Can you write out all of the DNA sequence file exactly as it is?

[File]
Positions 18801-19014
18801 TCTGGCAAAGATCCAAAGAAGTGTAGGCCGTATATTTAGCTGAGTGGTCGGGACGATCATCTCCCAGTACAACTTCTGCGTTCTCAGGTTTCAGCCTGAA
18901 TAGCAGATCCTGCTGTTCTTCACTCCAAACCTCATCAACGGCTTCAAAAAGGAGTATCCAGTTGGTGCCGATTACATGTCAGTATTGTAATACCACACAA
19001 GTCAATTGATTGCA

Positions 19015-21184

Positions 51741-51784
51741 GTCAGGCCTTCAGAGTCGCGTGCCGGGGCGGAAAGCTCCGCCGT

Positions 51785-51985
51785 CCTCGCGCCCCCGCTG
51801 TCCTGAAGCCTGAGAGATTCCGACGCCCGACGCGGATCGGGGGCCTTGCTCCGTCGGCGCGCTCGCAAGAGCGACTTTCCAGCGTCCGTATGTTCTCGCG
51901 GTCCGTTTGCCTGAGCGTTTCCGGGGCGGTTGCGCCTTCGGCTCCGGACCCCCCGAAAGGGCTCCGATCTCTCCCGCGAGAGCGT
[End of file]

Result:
Positions 18801-19014
18801 TCTGGCAAAGATCCAAAGAAGTGTAGGCCGTATATTTAGCTGAGTGGTCGGGACGATCATCTCCCAGTACAACTTCTGCGTTCTCAGGTTTCAGCCTGAA
18901 TAGCAGATCCTGCTGTTCTTCACTCCAAACCTCATCAACGGCTTCAAAAAGGAGTATCCAGTTGGTGCCGATTACATGTCAGTATTGTAATACCACACAA
19001 GTCAATTGATTGCA

Positions 19015-21184

Positions 51741-51784
51741 GTCAGGCCTTCAGAGTCGCGTGCCGGGGCGGAAAGCTCCGCCGT

Positions 51785-51985
51785 CCTCGCGCCCCCGCTG
51801 TCCTGAAGCCTGAGAGATTCCGACGCCCGACGCGGATCGGGGGCCTTGCTCCGTCGGCGCGCTCGCAAGAGCGACTTTCCAGCGTCCGTATGTTCTCGCG
51901 GTCCGTTTGCCTGAGCGTTTCCGGGGCGGTTGCGCCTTCGGCTCCGGACCCCCCGAAAGGGCTCCGATCTCTCCCGCGAGAGCGT